The Phoenix Futures Group is founded on a passion for showing that recovery from drugs and alcohol is possible.
Phoenix Futures grew from a disillusion with the medically oriented way people were treated for drug use in the late 1960’s. Two men, Professor Griffith Edwards and Dr Ian Christie, decided it was time to make a change.
Inspired by the practice of Phoenix House in New York, they set up Phoenix House in the UK in 1969.
Phoenix House (today Phoenix Futures) grew from modest yet ambitious beginnings. Professor Edwards and Dr Christie wanted to provide a service that took a more personal and therapeutic approach to helping people with drug problems.
In 1968 Dr Christie set up the first Therapeutic Community (TC) in the UK, the Pink Villa Huts at St James’ Hospital in Portsmouth. The Pink Villa Huts (later Alpha House) were soon followed by Phoenix’s first Residential Therapeutic Community at Featherstone Lodge in Sydenham Hill, South London in 1970.
The Therapeutic Community model created a place where social relationships, day structures and activities were specially designed to provide support and bring about positive change in the lives of those affected by drugs, which was unheard of in the UK at the time. We still champion the TC model at Phoenix today.
The next four decades demonstrated the ambitious and innovative drive of the Phoenix Futures Group. Here are just some of our key achievements and milestones…
Five years after the opening of the Residential TC at Featherstone Lodge, Phoenix begins a Re-Entry programme to provide a safe transition back into the wider community after completing the Residential TC programme. Throughout the 1980’s Phoenix opens more TC and Re-Entry services throughout England. In 1987 the first Residential service for families and children is opened in the annex of Featherstone Lodge.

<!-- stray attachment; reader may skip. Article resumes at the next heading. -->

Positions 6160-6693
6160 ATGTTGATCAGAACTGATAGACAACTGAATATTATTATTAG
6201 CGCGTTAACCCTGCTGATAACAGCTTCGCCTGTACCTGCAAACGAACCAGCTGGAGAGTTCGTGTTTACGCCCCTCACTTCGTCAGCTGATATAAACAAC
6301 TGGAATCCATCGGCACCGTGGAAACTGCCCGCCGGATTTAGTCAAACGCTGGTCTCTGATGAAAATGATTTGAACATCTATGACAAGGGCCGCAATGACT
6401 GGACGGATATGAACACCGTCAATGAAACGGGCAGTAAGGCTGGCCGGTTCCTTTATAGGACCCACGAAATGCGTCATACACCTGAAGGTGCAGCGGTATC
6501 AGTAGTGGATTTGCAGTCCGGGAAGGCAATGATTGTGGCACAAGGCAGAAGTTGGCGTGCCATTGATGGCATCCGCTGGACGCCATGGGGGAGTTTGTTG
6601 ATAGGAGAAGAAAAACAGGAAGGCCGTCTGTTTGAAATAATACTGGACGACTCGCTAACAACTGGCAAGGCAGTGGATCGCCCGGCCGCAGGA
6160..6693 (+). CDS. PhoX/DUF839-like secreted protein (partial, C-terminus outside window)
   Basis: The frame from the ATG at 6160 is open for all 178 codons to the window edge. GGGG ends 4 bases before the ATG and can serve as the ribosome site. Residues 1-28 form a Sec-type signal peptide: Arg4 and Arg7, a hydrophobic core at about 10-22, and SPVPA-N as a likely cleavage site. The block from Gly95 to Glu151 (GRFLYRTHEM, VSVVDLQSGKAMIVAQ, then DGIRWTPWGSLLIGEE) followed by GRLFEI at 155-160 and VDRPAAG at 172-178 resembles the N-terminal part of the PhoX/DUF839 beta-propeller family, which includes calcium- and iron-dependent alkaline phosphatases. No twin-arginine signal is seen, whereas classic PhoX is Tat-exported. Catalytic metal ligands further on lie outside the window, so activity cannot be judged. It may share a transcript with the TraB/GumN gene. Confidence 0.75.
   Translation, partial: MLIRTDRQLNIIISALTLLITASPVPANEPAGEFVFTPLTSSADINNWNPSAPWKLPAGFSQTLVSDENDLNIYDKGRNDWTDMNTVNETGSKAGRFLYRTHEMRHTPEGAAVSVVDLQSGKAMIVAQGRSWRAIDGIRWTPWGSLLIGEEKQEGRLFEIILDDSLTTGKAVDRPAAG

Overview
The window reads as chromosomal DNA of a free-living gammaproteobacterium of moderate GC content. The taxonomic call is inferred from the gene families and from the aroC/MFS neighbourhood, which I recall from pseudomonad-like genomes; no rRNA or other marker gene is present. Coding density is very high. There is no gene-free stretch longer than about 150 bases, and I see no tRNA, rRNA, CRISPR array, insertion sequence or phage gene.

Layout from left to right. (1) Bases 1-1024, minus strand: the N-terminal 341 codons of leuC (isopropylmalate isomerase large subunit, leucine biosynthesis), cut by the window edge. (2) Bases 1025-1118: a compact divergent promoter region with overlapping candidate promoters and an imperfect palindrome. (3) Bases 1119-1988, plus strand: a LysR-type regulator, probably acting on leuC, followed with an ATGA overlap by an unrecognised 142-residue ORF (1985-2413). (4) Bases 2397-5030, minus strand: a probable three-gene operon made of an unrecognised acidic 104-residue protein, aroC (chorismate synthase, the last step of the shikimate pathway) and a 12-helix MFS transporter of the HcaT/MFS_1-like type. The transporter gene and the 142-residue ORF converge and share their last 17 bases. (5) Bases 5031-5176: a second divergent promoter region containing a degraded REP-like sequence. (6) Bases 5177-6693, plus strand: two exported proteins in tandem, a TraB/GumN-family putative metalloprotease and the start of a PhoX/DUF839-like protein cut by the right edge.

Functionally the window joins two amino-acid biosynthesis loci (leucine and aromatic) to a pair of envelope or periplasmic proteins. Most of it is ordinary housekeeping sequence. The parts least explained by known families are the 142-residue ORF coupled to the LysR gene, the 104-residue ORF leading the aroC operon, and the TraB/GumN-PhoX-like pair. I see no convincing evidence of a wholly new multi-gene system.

In 1987 Phoenix House becomes a Housing Association making us the only substance misuse service provider registered to supply social housing.
In 1992 we open our first service in Scotland, the Glasgow Residential Service. The Glasgow Residential Service adopts the Therapeutic Community principles and the ethos common to all Phoenix Futures services.
Our first prison service opens in HMP Wayland in 1994 providing rehabilitation for inmates while they carry out their sentences. In the same year we open our first community based criminal justice service in partnership with South Yorkshire Probation Service.
More prison-based and criminal justice services open around England in the following years, with our first Scottish prison service opening in 2001.
In 2005 Phoenix launches the Conservation Therapy Programme, which connects participants with the natural environment to aid their recovery. This programme led the way for the Recovery through Nature programme that we run today.
In 2006 Phoenix House is renamed Phoenix Futures, the name we now trade under.
In 2012 the drug and alcohol misuse service provider NORCAS joins Phoenix adding specialist services in Norfolk and Suffolk to the charity.
In 2014 London-based Foundation66 joins the Phoenix Futures and NORCAS bringing with them expertise in alcohol detox and old people’s care, along with a number of residential properties.
Today the Phoenix Futures Group is made up of Phoenix Futures, Phoenix Futures Scotland, NORCAS and Foundation66. We provide services for those affected by drug and alcohol misuse in residential, community, and prison settings.
We’ve come a long way since our beginnings in 1969, but one thing remains the same: we are passionate about supporting people on their journey to recovery.